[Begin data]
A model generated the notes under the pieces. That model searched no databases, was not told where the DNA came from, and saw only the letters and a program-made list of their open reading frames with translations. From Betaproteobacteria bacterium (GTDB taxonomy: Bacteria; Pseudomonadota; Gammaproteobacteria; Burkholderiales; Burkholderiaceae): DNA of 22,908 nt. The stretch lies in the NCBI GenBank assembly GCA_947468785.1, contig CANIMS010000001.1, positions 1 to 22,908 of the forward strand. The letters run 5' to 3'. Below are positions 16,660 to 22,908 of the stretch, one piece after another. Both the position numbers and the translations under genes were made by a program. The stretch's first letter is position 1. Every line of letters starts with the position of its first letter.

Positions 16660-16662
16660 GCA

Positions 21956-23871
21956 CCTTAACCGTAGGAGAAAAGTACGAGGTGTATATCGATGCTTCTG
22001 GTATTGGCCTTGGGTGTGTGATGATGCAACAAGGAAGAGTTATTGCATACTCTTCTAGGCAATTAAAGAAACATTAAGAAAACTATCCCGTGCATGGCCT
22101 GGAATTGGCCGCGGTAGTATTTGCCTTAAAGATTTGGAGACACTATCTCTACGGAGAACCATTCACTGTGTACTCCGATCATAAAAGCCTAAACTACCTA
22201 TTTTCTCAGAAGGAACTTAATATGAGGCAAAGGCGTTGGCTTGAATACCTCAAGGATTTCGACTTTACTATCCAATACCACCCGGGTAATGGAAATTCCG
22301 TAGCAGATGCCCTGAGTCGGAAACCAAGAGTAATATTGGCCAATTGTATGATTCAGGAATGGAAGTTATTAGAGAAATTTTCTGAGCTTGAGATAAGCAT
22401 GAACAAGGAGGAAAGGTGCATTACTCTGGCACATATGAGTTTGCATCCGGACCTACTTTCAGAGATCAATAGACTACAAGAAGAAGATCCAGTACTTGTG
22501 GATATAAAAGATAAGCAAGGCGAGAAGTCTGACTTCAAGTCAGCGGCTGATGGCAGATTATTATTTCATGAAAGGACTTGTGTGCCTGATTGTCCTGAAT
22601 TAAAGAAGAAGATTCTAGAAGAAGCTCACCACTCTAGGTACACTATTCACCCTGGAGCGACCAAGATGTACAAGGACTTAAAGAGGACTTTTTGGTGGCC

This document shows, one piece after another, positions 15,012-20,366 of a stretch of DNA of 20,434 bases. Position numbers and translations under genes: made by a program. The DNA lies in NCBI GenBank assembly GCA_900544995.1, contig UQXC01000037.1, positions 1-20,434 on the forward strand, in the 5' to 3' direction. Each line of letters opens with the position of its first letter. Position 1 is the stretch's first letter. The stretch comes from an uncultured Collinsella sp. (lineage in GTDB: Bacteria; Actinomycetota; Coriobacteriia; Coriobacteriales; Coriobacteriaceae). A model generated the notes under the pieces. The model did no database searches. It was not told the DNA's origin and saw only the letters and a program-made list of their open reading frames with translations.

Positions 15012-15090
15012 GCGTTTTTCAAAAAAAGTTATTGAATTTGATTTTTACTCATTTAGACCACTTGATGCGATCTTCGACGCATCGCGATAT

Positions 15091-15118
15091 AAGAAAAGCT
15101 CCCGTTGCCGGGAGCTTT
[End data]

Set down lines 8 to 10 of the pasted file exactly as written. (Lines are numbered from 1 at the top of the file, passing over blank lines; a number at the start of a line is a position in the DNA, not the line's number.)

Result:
22201 TTTTCTCAGAAGGAACTTAATATGAGGCAAAGGCGTTGGCTTGAATACCTCAAGGATTTCGACTTTACTATCCAATACCACCCGGGTAATGGAAATTCCG
22301 TAGCAGATGCCCTGAGTCGGAAACCAAGAGTAATATTGGCCAATTGTATGATTCAGGAATGGAAGTTATTAGAGAAATTTTCTGAGCTTGAGATAAGCAT
22401 GAACAAGGAGGAAAGGTGCATTACTCTGGCACATATGAGTTTGCATCCGGACCTACTTTCAGAGATCAATAGACTACAAGAAGAAGATCCAGTACTTGTG